For us here at WWR, Moser is a brand we’ve admired from afar. Sure, it’s those eye-catching novelties that manage to poke fun at the watch industry that catch they eye. At the end of the day, though, they’re building some rather interesting watches that have clever dials and quite competent movements inside. We recently got to spend some time with one from that latter category, the H. Moser Heritage Dual Time.

Being as the H. Moser Heritage Dual Time comes from the “Heritage” line, it should be no surprise that the watch looks like, well, a piece from history. With the larger case, heavily grooved crown, and oversized numerals, one is put in mind of something that would have been aimed at an aviator in days gone by. The dial is crisp and bold, while the Globolight (more on that in a bit) numerals stand out in stark contrast, making time-telling an easy thing.

There is nothing on the dial that distracts you from that primary mission – telling time. The Moser logo is there, but it’s done in a transparent lacquer so that it just hides away in plain sight. The date window, while large enough to be usable, contains a dark date wheel, allowing your eyes to focus instead on the bright white elements. Even the really clever complication – the second time-zone hand – is done in a dark argent, so that it only needs to be seen when you’re looking for it.

Let’s talk about that hand, actually. You might be tempted to think of the H. Moser Heritage Dual Time as a GMT watch, but it isn’t, not really. Yes, it will allow you to track a second time zone, but it actually moves the same as the main hour hand (a 12-hour rotation). This is a simpler method of tracking a second time zone, and it works (just keep in mind if your tracked time is ahead or behind you). And should you not need it for a bit? You can tuck it away behind the main hour hand, and you’ll not know it’s there.

Should it be tucked away, the small luminous fill on the second hour hand will not illuminate at night, but you knew that already. The main handset lights up quite nicely, and holds it’s own against the Globolight numerals. Globolight is a ceramic material that is infused with Super Luminova, allowing for the creation of applied numerals that are totally luminous, without having to build up layers of paint. It’s super clever, and works very well in person. While we’ve always held the lume treatments from Seiko at the top of the list, I think that Moser could easily take that top spot with this material.

On the wrist, I found the H. Moser Heritage Dual Time to be very comfortable. The 42mm case hugged my wrist nicely, and the leather strap the watch comes with was one of the softest and most comfortable that I’ve tried out this year. Once the watch is on your wrist, it just fades away until you need it, sort of like that second time zone. In other words, it gets the job done.

While most of the case of the H. Moser Heritage Dual Time is done up in high polish, the sides have small grooves etched into them. It’s a styling exercise, sure, but it also helps to hide away any smudges you may put onto the case when you check the time, which I rather appreciate.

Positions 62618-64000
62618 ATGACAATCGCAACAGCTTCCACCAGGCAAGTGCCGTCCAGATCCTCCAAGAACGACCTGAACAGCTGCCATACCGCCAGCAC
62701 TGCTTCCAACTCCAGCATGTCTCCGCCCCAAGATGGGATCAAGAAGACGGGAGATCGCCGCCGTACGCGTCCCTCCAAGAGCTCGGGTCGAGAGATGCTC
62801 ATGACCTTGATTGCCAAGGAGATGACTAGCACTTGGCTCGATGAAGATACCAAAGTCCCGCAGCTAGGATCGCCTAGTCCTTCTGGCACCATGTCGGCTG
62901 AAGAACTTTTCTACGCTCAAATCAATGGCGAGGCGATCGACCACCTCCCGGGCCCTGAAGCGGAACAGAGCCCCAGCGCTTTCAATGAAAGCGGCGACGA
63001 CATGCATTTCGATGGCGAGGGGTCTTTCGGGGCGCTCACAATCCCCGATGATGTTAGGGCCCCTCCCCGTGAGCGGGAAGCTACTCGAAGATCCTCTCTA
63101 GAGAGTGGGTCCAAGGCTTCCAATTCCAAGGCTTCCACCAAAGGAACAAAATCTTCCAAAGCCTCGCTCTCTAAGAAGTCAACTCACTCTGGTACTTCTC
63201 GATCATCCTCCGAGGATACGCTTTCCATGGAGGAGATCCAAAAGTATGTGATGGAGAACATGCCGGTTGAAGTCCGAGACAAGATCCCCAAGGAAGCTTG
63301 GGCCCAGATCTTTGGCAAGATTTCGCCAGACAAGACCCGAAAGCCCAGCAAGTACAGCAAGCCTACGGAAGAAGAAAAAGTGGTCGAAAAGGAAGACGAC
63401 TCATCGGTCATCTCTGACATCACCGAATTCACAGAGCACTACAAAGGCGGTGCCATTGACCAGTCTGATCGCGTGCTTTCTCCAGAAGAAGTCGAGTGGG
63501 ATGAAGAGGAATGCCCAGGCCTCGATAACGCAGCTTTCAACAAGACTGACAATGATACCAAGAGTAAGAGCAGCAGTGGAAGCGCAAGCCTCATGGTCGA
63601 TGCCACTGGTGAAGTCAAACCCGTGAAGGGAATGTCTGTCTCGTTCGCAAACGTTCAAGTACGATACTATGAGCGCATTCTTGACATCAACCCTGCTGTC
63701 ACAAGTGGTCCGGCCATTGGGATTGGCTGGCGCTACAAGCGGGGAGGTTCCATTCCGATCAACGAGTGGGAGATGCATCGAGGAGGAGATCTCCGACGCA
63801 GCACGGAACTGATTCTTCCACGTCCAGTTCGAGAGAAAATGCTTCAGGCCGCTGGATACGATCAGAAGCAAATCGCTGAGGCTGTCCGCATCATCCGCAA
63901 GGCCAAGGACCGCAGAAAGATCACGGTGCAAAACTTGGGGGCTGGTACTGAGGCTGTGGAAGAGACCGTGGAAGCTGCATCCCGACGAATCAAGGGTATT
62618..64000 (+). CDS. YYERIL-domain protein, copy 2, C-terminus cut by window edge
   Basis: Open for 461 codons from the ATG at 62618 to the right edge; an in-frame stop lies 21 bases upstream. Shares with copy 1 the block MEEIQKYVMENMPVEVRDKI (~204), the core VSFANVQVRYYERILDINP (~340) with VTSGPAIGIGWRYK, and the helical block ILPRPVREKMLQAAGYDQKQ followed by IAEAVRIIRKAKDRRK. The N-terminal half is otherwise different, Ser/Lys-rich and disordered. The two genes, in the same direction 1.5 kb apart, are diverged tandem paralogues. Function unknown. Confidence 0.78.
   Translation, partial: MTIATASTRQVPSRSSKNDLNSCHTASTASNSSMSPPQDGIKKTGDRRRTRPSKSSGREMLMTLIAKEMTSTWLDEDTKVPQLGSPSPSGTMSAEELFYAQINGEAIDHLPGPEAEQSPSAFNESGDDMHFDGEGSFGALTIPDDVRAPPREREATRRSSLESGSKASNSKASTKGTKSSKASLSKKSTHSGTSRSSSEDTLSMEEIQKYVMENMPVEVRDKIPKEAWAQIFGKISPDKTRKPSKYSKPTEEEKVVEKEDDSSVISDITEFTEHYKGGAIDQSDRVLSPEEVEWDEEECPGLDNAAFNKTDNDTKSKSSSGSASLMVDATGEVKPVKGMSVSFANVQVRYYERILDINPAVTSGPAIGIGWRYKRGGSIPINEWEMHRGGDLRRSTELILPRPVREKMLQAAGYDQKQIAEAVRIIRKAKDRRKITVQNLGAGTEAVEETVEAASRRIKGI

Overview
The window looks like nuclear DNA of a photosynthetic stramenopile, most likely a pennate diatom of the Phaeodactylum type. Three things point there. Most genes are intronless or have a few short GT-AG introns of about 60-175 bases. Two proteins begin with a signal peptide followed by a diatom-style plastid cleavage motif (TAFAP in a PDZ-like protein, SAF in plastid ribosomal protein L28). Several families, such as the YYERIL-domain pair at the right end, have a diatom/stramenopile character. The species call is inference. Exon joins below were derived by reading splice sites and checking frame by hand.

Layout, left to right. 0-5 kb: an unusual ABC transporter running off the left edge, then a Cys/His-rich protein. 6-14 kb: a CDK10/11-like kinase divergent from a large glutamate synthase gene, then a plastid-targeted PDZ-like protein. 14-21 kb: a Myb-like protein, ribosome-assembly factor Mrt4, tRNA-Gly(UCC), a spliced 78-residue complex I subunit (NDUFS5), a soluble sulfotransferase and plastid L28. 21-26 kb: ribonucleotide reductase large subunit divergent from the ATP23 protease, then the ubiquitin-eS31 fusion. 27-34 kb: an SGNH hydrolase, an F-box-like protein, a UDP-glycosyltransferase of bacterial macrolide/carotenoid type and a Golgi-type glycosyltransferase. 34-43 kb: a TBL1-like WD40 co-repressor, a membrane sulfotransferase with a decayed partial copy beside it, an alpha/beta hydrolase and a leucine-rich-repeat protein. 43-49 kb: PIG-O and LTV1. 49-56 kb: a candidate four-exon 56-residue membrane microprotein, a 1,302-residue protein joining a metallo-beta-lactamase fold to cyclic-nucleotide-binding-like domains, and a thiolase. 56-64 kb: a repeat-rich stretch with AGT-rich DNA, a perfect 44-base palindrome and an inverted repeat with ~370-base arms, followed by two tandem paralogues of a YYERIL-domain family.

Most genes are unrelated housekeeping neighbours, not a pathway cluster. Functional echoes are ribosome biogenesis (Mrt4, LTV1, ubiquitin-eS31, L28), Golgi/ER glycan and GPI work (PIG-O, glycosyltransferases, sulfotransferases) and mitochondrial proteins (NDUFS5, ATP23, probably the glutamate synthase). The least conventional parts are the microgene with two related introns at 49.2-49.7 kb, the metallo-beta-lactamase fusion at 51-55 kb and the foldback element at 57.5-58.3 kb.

Inside the H. Moser Heritage Dual Time is the HMC 809, a new movement when the watch was introduced last year. It runs at 21,600 vph, which allows for a massive 3-day (72-hour) power reserve. With that, it certainly means you can wear different watches on different days, and come back to this one and have it still be running. You get a great view of the movement through the exhibition caseback, as well as the fine decorating that they’ve applied to the components.

The H. Moser Heritage Dual Time sits at an interesting intersection in the Venn diagram of pilot watches, dual-time watches, and vintage-look watches. In the Moser way, it’s not quite just one of those, and manages to cut its own path. Should you want to add one to your collection, it’s available for $21,900 directly from

Tech Specs from Moser

  • Diameter: 42mm
  • Thickness: 11.6mm
  • Dial: Burgundy fumé sunburst
  • Movement:
    • The HMC 809 self-winding manufacture calibre is equipped with the Dual Time function, thanks to the module developed entirely by H. Moser & Cie.
    • The oscillating weight transfers the energy to the barrel via a bi-directional pawl winding system which reduces the time required to fully wind the watch.
  • Power Reserve: 72 hours
  • Water Resistance: 3 ATM
  • Functions:
    • Displaying two independent time indications allows for optimal convenience while travelling.
    • The grey hand indicates the dual time zone and can be cleverly hidden behind the main hours hand when not in use, further underlining the brand’s constant pursuit of minimalism and convenient simplicity.
  • Highlight:
    • A three-dimensional element rather than a painted pigment, Globolight® is an innovative ceramic material used for luminescence.
    • It is infused with Super-LumiNova® for a brighter and longer lasting afterglow after being charged by a source of light.

ByPatrick Kansa

A big data developer and leader with a penchant for gadgets, books, watches and beverages. You can find my work on WristWatchReview, Knapsack.News, and Slushpile. If you're on Twitter and/or Instagram, you'll find me there as @PatrickWatches.